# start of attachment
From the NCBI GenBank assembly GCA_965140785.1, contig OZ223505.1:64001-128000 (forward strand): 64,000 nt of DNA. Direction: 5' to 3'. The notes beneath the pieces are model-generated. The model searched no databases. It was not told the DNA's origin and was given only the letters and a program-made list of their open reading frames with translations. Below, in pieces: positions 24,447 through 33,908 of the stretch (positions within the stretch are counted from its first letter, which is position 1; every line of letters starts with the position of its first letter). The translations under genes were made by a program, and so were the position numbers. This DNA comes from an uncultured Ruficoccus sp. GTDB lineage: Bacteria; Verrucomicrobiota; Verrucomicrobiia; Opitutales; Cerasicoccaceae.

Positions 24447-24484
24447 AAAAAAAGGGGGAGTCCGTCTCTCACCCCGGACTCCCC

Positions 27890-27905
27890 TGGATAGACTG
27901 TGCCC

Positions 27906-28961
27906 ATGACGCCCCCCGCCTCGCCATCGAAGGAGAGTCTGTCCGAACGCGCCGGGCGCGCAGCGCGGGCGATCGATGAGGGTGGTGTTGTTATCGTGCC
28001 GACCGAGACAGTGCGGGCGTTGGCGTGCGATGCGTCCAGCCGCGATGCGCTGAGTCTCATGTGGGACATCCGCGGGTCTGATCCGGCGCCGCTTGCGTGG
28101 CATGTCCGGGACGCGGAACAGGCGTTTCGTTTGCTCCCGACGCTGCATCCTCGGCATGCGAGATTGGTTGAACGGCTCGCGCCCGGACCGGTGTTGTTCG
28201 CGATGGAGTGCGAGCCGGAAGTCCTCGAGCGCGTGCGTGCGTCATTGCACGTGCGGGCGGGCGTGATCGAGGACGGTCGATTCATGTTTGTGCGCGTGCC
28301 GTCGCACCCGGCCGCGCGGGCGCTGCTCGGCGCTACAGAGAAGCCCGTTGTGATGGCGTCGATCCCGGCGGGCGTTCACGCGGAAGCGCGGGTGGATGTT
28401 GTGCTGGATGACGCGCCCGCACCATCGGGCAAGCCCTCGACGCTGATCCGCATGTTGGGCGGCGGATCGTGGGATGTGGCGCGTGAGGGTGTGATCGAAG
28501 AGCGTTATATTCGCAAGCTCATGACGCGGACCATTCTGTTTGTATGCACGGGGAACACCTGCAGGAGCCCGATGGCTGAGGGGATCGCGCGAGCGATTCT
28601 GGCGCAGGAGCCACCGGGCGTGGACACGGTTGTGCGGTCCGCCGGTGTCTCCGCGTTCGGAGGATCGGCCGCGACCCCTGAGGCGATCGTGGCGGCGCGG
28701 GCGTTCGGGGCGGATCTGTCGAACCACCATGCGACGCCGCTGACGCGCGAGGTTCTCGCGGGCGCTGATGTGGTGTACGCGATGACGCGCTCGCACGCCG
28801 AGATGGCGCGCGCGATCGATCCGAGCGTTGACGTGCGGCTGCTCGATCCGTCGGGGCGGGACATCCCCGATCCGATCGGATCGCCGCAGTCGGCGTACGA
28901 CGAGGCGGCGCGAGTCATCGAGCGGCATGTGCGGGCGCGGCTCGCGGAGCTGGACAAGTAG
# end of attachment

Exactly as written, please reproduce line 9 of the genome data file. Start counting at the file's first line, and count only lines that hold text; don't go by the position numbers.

28001 GACCGAGACAGTGCGGGCGTTGGCGTGCGATGCGTCCAGCCGCGATGCGCTGAGTCTCATGTGGGACATCCGCGGGTCTGATCCGGCGCCGCTTGCGTGG